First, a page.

Irish Set Dancing in Canberra


Frequently asked questions (FAQ)

What is Irish Set Dancing? Is it like the dancing featured in Riverdance?
Do I need to bring a partner to any of your events?
I tried Irish Set Dancing once and I got really dizzy. Is this normal?
How are dance classes structured?
Are the dances always called?
How can I support my learning in class?
Do I need to be very fit to do Irish Set Dancing?
What should I wear?
Do I need to bring anything to a class or event?




What is Irish Set Dancing? Is it like the dancing featured in Riverdance?
Irish Set Dancing is a form of traditional folk dance which is now practiced all over the world. It is danced in sets of eight dancers (four couples) to traditional Irish folk tunes such as reels, jigs, polkas, slides and hornpipes. It isn't like Riverdance which featured more solo forms of dance (step dancing) but the music is similar. There are several short videos of Irish Set Dancing on youtube - search on 'irish set dancing' or 'set dancing' for the latest selection. Please note that some of the videos are of formal displays while others show classes or more informal dancing.


Do I need to bring a partner to any of your events?

Definitely not! Irish Set Dancing is a social form of dance and it is expected that throughout a class or dance that you will dance with different people. Sometimes we have more females than males but fortunately we have some females who are able and willing to dance in the male position so sitting out is kept to a minimum.

I tried Irish Set Dancing once and I got really dizzy. Is this normal?

Some people find that they get quite dizzy when they start doing Irish set dancing. There are quite a few moves that involve turning around (sometimes quite a few times) either with a partner or solo. If you watch the room spin past you can get quite dizzy and this definitely reduces the level of enjoyment. There are some techniques for reducing the problem which we can teach you (keeping your eyes on your partner who is 'still' in relation to you, reducing the number of spins etc) and most dancers find that with experience this problem disappears.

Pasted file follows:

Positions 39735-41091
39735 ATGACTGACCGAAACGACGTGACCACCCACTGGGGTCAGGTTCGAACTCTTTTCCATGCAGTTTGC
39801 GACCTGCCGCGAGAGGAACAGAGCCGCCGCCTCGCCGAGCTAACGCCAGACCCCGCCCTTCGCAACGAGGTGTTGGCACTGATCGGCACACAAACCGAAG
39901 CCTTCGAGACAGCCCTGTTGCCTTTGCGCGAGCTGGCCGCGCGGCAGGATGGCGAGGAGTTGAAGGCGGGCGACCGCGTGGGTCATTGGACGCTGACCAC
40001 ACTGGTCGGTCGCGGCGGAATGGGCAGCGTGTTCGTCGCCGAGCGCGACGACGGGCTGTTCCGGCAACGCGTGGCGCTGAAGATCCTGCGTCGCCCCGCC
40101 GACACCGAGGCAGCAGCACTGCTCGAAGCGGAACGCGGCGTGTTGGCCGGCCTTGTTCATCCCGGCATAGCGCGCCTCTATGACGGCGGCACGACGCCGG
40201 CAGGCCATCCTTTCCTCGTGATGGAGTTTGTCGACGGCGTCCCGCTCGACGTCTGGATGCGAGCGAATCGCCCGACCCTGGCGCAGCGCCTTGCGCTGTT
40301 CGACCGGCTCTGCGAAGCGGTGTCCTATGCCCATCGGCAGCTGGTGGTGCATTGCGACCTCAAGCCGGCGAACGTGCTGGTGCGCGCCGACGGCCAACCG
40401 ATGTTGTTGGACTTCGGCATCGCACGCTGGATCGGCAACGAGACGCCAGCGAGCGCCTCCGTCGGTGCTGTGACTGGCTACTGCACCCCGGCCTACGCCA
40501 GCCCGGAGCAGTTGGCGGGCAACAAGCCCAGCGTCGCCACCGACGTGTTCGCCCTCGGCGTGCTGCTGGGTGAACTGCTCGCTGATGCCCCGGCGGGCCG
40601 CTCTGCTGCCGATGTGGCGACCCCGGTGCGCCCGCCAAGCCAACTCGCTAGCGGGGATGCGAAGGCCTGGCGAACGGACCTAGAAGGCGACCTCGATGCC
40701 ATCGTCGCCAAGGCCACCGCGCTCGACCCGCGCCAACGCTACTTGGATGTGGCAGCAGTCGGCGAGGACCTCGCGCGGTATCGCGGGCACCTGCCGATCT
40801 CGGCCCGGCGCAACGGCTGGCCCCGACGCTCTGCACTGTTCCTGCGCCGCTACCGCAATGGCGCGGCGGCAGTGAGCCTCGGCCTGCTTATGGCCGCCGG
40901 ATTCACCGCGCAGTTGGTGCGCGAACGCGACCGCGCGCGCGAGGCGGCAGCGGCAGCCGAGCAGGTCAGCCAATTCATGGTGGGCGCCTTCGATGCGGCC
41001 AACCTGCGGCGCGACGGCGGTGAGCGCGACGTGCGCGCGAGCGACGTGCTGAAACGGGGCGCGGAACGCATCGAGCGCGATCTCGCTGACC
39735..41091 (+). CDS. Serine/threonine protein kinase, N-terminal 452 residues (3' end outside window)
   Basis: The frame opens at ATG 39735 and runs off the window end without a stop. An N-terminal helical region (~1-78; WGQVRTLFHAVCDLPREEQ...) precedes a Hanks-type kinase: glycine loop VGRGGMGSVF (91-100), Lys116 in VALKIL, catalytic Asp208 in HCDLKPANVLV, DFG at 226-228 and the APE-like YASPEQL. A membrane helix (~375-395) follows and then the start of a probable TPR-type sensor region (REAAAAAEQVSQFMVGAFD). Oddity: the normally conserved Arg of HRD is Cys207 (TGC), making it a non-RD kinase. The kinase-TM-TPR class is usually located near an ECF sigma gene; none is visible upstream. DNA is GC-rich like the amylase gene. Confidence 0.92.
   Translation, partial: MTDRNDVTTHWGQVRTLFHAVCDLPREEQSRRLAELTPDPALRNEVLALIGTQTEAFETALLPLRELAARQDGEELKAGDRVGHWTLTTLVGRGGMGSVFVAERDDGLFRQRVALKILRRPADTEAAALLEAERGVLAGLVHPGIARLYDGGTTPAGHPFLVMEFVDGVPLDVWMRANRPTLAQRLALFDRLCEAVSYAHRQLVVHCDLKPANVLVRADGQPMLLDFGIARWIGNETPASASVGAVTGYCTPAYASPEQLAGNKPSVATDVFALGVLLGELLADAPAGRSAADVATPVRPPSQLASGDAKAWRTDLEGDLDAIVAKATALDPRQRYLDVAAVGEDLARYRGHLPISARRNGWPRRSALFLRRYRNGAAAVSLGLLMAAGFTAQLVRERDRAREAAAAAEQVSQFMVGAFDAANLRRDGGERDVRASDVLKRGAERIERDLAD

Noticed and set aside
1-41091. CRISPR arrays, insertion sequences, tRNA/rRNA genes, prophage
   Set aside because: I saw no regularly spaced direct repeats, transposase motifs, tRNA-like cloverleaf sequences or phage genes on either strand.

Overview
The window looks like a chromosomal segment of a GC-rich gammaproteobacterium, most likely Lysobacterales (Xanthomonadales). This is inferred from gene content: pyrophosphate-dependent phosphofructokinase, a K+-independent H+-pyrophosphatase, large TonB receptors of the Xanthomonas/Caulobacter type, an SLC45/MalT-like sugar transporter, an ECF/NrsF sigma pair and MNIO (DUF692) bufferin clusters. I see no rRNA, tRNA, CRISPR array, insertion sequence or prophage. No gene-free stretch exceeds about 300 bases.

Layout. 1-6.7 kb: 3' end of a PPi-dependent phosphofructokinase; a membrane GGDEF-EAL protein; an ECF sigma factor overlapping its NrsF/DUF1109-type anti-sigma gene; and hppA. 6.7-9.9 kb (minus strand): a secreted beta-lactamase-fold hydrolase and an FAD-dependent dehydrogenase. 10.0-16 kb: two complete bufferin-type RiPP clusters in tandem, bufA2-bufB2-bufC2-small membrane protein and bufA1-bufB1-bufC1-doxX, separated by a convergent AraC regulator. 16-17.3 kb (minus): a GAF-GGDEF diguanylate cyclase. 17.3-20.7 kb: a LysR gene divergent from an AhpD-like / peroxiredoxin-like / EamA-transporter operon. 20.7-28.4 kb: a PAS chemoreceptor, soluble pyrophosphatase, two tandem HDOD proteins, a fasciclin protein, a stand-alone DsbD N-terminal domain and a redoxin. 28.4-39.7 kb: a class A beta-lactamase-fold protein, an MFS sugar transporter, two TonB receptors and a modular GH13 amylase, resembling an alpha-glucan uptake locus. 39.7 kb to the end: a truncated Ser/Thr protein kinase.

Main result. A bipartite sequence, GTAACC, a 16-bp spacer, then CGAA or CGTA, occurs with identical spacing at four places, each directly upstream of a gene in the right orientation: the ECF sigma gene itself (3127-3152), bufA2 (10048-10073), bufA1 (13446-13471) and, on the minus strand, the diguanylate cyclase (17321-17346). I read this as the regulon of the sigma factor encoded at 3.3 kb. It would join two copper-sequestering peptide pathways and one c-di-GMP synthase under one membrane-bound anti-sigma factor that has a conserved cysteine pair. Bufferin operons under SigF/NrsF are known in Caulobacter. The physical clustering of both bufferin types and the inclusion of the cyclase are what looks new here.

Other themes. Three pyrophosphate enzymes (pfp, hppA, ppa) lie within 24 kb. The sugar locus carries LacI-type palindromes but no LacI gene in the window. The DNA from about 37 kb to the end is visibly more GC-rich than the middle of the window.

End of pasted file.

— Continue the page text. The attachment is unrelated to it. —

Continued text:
How are dance classes structured?

The class begins with a short warm up dance. Then we usually learn a new dance or revise it from previous classes. Dances are normally taught through a combination of 'walk throughs' (walking through the parts and steps of the dance), 'talk throughs' or recaps (verbal instructions) and then dancing to a 'call' (the teacher calls out the instructions over the music). Sometimes we repeat the dance to smooth out any rough bits. We stop for refreshments about half way through the class and then do a familiar dance towards the end of class.


Are the dances always called?

Normally the dances are called but sometimes we challenge ourselves by trying to dance all or part of a dance without calling. This approach is adopted to help dancers become less reliant on the caller, learn the dance 'by heart' and increase confidence in inviting a new dancer to dance.


How can I support my learning in class?

There are many ways you can fast track your progress in this form of dance - attend more than one class if you can, come to our workshop and the ceilis and go to festivals that feature Irish set dancing. In addition you can download instructions for the dances you are learning, practice steps and dances at home and listen to Irish music.

Do I need to be very fit to do Irish Set Dancing?

No, but some fitness helps. Even if you are a bit unfit to begin with you will find that your 'dance fitness' will improve as you progress.

Comparing shoes
Kate Armstrong and Lynette Murphy compare footwear
at the Yarralumla Woolshed.
What should I wear?

Irish Set Dancing can be quite energetic so wearing layers is recommended. Many women find skirts comfortable and some men wear shorts. Shoes are probably the most critical element. When you begin a pair of comfortable shoes that have a bit of a heel and that can't come off are recommended ('slip ons' are not great). Leather soles are really useful as rubber-soled shoes tend to grip and put pressure on hip, knee and ankle joints.

If you decide to pursue this form of dance then a pair of set dancing shoes with leather soles are recommended. Ask anyone in the class about their shoes and they will be happy to head you in the right direction. In the photo to the right two dancers get down to the serious business of comparing their shoes - these are 'character' shoes with leather soles and a heel and can be purchased from Blochs.


Do I need to bring anything to a class or event?

A bottle of water is handy and some people bring a small towel, especially in summer. For the ceilis we ask dancers to bring a plate of food for supper - this does not need to be large, homemade, expensive or elaborate.